By Raymundo Muñoz
To an artist, the studio is like a second home–and to many it’s their primary one as well. Big or small, organized or cluttered, whatever that sacred space entails it provides the artist with something essential to create: head-space. In as much as the studio is simply a place to work and store one’s supplies, it’s more importantly a retreat from distraction, enabling the artist to burrow deep within himself/herself and (hopefully) return with hidden treasure. As well, space is essential to understanding and appreciating art because the eyes need space, too. In their second annual tenant group show “Denizens II,” Helikon Gallery makes it clear they understand this.
The dwellers of this art den comprise an eclectic mix of painters, mixed media artists, fabric artists, photographers, and jewelry makers that together give the eyes plenty to consume. Consider the organic decay evoked in Naomi Scheck‘s highly detailed “Atrophia” paper piece or the tranquil “Aura Series” photographs on acrylic of Malia Shields. Andre Fast‘s “self-portrait” “Lawnmower Face” bursts off the canvas like a violent sunset, while Justin Ankenbauer‘s “Float” coos in subtle and spontaneous gestures. Additionally, the show features the emotional and psychological works of Emily J. Moore, the painterly fabric pieces of Janine Thornton, the fine digital portraiture of Cayce Goldberg, and the worthy works of Roxanne Rossi, Emily Wilcox, Keith Goble, Robin Huffman, Courtney Speer, Travis Jeffreys, Donna Jordan, and John Van Horn.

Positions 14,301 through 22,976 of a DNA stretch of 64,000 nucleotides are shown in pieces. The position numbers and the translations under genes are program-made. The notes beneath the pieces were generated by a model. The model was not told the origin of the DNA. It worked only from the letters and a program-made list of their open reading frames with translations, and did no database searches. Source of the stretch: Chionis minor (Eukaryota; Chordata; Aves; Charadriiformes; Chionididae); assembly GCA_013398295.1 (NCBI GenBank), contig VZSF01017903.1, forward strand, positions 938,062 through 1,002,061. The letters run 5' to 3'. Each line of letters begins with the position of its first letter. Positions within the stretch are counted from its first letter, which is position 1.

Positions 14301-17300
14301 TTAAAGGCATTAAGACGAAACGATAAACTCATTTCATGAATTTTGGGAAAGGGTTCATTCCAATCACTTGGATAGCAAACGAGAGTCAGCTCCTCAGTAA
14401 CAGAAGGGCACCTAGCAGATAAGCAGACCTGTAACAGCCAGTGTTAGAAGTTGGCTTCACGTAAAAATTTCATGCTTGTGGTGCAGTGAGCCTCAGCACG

In concert, ample amounts of wall space around the individual art pieces gives the mind space to digest–that is, to consider and connect with each piece. It’s a respectful practice to both artist and viewer, and it’s one that sometimes gets neglected in big group shows. As such, the viewer gets the sense that Helikon and its inhabitant creators aren’t so much trying to overwhelm the sense as they are trying to respect them. “Denizens II” is on display at Helikon Gallery Aug.1 – Aug.29.